Wednesday, March 12, 2014
By Jonathan Riskind email@example.com
Washington Bureau Chief
WASHINGTON — Maine's Republican senators say they support extending a Social Security payroll tax cut into next year, but they don't like Senate Democrats' plan to pay for it by raising taxes on millionaires.
AT A GLANCE
• The payroll tax cut, which reduced Social Security taxes from 6.2 percent to 4.2 percent this year, is set to expire at the end of the year.
• Senate Democrats want to extend it for 2012, rolling taxes back to 3.1 percent, which they say would save a family earning $50,000 annually about $1,500.
• Senate Republicans say they object to the extension if paying for it relies on a tax surcharge on the wealthy.
The payroll tax cut, which is set to expire Dec. 31, is headed for a partisan vote this week. President Obama and fellow Democrats have been leading the charge to extend the tax break that affects millions of American families.
"I don't think that we should be imposing additional taxes on working families at a time when the economy is so fragile," said Sen. Susan Collins, R-Maine. "So the issue for me is how it is paid for."
The payroll tax was trimmed from 6.2 percent to 4.2 percent this year. That saved a family earning $50,000 per year about $1,000.
Senate Democrats want to cut the payroll tax further for 2012, to 3.1 percent, which they say would save that same family about $1,500 and spur spending to boost the economy. The payroll tax cut extension also would apply to employers – on the first $5 million of an employer's payroll – which Democrats say would encourage more hiring.
Democrats would pay for the payroll tax cut by imposing a 3.25 percent surcharge on the income taxes paid by people whose annual income exceeds $1 million.
A number of Republicans say they are agreeable to extending the payroll tax cut, but don't want its cost – about $250 billion – added to the federal deficit.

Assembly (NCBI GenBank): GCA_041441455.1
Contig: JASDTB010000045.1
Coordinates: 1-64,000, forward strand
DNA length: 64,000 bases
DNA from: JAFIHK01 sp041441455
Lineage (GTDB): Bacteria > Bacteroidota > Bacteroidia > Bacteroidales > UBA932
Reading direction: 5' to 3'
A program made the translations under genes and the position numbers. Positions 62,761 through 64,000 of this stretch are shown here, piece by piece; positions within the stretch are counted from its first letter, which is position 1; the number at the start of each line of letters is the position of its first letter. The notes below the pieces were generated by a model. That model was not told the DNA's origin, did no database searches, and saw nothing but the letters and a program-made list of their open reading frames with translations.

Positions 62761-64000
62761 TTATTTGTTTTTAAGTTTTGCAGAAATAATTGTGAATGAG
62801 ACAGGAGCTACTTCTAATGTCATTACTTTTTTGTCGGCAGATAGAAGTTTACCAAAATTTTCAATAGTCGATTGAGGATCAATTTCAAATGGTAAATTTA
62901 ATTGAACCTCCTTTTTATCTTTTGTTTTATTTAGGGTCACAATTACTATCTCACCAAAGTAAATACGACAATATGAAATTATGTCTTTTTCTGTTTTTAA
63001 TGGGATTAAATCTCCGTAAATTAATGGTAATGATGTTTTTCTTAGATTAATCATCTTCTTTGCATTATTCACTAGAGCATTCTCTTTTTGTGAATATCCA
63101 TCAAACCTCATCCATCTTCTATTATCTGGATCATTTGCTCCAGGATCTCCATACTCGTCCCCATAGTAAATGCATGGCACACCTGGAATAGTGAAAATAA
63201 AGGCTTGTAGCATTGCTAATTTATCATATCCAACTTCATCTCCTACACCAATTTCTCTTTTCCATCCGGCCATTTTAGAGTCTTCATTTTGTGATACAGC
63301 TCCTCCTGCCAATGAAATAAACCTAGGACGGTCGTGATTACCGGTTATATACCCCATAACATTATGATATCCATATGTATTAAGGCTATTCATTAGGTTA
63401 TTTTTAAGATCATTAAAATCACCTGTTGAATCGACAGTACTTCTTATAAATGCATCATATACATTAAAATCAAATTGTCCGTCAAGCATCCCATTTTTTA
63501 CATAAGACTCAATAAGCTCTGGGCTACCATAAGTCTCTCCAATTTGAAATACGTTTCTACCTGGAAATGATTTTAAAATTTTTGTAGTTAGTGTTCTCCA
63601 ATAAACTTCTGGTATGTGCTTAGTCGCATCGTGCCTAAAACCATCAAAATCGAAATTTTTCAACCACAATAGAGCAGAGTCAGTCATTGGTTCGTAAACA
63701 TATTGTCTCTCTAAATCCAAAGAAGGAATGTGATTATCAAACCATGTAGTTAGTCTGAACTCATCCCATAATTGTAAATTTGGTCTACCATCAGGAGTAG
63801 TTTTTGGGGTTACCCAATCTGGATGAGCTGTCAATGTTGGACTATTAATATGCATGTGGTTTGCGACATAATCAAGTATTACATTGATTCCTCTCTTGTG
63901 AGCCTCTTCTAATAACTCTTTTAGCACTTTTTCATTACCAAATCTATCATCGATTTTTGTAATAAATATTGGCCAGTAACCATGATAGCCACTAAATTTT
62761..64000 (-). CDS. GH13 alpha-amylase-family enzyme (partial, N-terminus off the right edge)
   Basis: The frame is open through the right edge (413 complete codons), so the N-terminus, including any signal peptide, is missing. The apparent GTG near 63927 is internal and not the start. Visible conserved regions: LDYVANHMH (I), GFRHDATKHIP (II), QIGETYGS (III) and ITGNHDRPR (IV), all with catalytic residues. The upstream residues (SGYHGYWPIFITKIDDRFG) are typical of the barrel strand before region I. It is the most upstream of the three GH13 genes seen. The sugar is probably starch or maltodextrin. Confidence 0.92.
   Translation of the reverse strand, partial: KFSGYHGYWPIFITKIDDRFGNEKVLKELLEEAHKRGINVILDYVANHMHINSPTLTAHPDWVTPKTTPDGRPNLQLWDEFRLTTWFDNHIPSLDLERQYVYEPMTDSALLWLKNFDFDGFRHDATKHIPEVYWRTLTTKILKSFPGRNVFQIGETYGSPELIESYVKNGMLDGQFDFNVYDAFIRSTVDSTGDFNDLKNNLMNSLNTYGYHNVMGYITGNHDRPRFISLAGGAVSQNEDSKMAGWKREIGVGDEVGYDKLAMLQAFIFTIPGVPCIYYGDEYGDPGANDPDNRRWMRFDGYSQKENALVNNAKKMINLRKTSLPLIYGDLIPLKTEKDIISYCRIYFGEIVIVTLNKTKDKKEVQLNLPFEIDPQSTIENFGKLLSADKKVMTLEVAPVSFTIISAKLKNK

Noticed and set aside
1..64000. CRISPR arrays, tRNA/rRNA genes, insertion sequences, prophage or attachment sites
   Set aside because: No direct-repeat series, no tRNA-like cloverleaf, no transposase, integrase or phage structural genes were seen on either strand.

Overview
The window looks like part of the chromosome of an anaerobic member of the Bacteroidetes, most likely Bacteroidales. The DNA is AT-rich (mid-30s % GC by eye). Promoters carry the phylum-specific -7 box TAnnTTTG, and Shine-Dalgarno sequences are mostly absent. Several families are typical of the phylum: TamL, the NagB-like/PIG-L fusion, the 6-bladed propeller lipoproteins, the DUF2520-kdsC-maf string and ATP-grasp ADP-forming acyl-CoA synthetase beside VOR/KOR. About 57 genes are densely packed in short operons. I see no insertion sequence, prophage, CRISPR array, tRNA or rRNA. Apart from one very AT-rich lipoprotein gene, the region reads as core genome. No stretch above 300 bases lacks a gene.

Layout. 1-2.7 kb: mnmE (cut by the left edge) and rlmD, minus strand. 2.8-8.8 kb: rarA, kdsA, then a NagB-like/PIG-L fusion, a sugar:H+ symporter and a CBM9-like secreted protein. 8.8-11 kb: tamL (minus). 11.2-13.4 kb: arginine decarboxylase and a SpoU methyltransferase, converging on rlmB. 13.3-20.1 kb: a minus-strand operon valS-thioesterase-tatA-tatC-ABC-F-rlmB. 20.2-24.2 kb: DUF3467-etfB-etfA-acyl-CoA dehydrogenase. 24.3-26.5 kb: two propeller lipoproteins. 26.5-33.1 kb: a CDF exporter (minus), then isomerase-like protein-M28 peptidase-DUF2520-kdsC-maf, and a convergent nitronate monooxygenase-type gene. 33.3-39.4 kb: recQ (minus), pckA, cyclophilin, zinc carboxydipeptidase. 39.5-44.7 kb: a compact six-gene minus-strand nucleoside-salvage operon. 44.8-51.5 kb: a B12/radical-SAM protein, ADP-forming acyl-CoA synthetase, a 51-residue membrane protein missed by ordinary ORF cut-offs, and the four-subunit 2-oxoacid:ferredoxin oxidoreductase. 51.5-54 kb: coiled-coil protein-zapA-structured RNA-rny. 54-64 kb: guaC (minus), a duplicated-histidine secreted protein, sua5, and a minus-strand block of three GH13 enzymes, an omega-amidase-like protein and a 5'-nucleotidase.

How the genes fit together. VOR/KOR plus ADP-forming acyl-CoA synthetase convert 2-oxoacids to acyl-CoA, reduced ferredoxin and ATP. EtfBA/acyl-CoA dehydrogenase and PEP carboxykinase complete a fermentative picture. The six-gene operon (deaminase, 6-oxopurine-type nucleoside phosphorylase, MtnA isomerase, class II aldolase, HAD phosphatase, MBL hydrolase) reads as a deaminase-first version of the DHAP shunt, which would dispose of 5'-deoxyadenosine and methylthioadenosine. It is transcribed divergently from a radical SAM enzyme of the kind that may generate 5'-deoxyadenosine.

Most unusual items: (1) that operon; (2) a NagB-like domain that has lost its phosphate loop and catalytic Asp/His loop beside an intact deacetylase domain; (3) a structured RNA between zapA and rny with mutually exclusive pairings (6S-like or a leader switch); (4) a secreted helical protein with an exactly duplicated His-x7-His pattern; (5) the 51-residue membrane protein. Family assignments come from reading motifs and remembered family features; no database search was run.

They also say that the surcharge on millionaires would hurt small businesses and hinder job creation. Other Republicans are ambivalent about the tax cut, saying they aren't sure it would do much in the long run to strengthen the economy.
Collins told reporters Tuesday that she might be willing to compromise on the issue if Senate Democrats agree to exempt small-business income from the surcharge on the income taxes paid by millionaires.
"I have advocated that we do a carve-out for small business out of the so-called millionaires tax to make sure that it is not hitting subchapter S corporations, for example, and discouraging small employers from doing more hiring," Collins said.
Of the roughly 150,000 Maine residents who reported business income on their tax returns in 2009, fewer than 400 had federal adjusted gross income of more than $1 million, according to Maine Revenue Services.
Asked about the relatively low number of small businesses in Maine that stand to pay the surcharge, Collins spokesman Kevin Kelley said, "Senator Collins wants to protect job creators and middle-class taxpayers, not multimillionaires and billionaires."
Sen. Olympia Snowe, R-Maine, is among the Republicans who question whether another one-year payroll tax cut is the spark that's needed to boost the economy. It would be far better for Congress to spend its time working on a comprehensive overhaul of the tax code, Snowe told reporters Tuesday on Capitol Hill.
"I support the policy behind (the payroll tax cut), to some extent," Snowe said. "I wouldn't say that that is the end-all and be-all to solving the questions about creating jobs. What I've heard from employers is that a one-year policy isn't going to be sufficient unto itself to prompt them to hire people, because that is a long-term cost."
Snowe noted that Republicans voted against a similar millionaires surcharge that Democrats proposed to pay for other job creation proposals.
"We ought to look at the options for supporting alternatives instead of having more political votes," Snowe said, adding that she would look at Collins' proposed compromise.
Senate Democrats will put the extension up for a vote, but with the expected GOP opposition they are likely to fall short of the 60 votes needed to clear a procedural hurdle.
With many economists warning that allowing the payroll tax cut to expire could drain needed spending money from the economy, it appears likely that a compromise will be found.
Senate Majority Leader Harry Reid already appeared to be conceding failure when he said Monday that he will bring the payroll tax cut extension back in various forms until it passes. Reid declined to say where he thinks a compromise might be found.
Maine's U.S. House members, Democratic Reps. Chellie Pingree and Mike Michaud, back the payroll tax cut extension.
Michaud has said, though, that when it comes up in the House, he will want to see how it would be paid for before he commits his vote.
MaineToday Media Washington Bureau Chief Jonathan Riskind can be contacted at 791-6280 or at: firstname.lastname@example.org